London ULEZ

Fewer older vehicles in London since ULEZ implemented

ULEZ sign
PA Media

Fewer older, more polluting vehicles are entering central London since the introduction of the Ultra Low Emission Zone (ULEZ), new figures from Transport for London (TfL) show.

The data shows that there were about 12,500 fewer non-compliant vehicles entering the area on an average day in July 2019 compared to March before ULEZ was implemented.

TfL also found that 75% of vehicles which enter the area now meet the emissions standards.

Mayor of London Sadiq Khan said it was "highly encouraging to see that so many motorists and businesses are helping reduce pollution by driving cleaner vehicles into the zone."

Call for London road charging schemes to be modernised

ULEZ sign

London's current road user charging should be replaced with a more sophisticated app-based system where costs are based on individual vehicle emissions, local congestion levels, pollution and availability of public transport, a think tank has found.

The report, called Green Light: Next Generation of Road User Charging for a Healthier, More Liveable London, found that while current schemes like the congestion charge and the Ulez were much-needed, they were creating a confusing system for drivers and would be made worse as new charges like those proposed for the Silvertown and Blackwall tunnels are added.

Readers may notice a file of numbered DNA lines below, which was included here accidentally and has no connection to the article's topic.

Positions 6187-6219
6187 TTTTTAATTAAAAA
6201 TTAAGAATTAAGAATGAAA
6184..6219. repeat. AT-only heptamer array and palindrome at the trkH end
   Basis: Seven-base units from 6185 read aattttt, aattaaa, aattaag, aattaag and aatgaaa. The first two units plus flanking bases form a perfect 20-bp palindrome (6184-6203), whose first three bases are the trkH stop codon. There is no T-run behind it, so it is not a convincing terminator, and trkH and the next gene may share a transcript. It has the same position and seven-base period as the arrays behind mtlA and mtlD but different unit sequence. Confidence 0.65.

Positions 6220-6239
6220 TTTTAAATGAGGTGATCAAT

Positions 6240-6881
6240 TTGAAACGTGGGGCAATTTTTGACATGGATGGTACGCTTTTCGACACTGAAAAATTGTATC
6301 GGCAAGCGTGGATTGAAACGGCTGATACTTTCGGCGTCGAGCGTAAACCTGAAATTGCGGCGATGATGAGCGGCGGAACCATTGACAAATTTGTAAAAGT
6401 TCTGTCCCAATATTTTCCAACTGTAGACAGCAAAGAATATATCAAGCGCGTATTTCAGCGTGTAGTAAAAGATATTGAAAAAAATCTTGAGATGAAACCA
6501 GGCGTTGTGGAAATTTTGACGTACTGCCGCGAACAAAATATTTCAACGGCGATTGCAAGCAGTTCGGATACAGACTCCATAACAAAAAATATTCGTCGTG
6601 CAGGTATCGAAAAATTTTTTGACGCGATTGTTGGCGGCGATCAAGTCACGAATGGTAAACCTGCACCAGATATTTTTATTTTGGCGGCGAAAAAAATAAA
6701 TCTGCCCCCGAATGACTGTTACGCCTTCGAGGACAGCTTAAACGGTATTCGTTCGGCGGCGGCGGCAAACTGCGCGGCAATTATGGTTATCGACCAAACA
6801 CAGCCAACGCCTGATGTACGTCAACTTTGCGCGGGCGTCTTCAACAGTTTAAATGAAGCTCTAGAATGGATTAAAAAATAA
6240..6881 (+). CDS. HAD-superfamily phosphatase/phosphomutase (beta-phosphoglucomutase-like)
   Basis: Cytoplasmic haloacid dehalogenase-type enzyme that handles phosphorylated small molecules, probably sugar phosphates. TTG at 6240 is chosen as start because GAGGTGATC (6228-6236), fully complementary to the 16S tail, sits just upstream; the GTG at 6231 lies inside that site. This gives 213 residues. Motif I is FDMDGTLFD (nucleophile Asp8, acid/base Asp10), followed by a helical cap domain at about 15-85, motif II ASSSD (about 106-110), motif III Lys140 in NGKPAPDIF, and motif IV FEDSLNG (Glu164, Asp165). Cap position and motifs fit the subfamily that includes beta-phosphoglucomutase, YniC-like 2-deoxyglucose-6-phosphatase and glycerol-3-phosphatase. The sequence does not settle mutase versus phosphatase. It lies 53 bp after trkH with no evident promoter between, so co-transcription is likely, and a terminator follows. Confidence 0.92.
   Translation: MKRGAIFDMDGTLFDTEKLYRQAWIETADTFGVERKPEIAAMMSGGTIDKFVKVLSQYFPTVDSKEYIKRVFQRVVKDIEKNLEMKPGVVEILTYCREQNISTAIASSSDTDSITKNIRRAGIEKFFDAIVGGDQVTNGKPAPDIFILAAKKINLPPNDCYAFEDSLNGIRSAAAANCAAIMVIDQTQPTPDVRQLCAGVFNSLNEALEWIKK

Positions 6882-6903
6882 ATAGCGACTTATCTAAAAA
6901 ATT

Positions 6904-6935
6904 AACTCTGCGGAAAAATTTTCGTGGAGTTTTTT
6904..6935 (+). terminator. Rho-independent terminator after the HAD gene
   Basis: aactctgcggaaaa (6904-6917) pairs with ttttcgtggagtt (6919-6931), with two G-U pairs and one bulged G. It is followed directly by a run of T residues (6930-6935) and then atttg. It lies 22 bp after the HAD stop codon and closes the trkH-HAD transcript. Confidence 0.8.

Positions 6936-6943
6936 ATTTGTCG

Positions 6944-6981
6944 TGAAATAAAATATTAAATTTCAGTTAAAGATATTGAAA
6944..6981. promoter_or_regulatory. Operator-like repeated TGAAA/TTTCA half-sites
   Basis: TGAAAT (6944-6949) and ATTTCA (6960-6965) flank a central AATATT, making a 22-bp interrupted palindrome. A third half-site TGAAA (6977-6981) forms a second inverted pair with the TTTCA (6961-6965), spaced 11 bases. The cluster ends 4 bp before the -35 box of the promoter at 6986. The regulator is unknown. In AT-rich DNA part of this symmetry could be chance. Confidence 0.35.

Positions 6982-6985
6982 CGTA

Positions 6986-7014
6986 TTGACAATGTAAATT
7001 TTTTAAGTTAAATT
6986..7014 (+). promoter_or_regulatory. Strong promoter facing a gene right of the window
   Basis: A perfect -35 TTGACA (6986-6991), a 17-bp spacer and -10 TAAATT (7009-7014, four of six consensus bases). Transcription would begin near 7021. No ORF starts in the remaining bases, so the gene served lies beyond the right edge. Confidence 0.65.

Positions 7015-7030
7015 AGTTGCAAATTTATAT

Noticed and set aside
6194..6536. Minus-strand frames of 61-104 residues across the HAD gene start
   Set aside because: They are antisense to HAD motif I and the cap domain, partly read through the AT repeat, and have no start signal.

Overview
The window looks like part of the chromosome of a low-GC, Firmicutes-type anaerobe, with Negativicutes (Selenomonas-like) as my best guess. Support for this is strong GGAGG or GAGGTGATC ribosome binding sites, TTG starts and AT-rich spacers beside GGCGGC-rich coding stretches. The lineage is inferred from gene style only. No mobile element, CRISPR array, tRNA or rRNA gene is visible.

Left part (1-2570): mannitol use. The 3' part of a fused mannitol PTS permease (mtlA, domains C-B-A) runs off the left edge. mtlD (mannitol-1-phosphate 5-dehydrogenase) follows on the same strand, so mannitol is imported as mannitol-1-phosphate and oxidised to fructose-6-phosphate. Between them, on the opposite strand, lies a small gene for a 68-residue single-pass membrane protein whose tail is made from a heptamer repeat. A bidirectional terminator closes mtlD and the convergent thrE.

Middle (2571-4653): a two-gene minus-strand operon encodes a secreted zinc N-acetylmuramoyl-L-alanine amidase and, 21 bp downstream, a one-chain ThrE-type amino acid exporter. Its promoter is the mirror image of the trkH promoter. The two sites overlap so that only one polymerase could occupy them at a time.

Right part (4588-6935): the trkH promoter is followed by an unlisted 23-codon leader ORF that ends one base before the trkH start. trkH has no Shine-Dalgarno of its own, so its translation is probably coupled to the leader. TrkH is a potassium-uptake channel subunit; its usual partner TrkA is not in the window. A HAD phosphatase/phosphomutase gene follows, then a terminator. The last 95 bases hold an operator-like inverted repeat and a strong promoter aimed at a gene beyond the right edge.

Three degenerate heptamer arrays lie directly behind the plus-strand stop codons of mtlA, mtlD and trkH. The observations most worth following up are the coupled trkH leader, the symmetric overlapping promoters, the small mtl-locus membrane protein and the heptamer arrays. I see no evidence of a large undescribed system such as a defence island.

The report authors, Centre for London, said a new digital scheme could be run by Transport for London which would give drivers the costs and impacts of using their vehicle versus alternative modes of transport.

Rather than each driver being charged a flat daily rate, costs would be based on the impact of individual journeys in terms of journey length, road surface damage, economic costs and environmental damage.

The Centre for London said the new system would reduce congestion and cut air pollution, while allowing investment in road maintenance.

Silviya Barrett, research manager at Centre for London said "new technologies are rapidly transforming the way people travel.

"It is time for London's approach to road user charging to keep up with the pace of change," she said.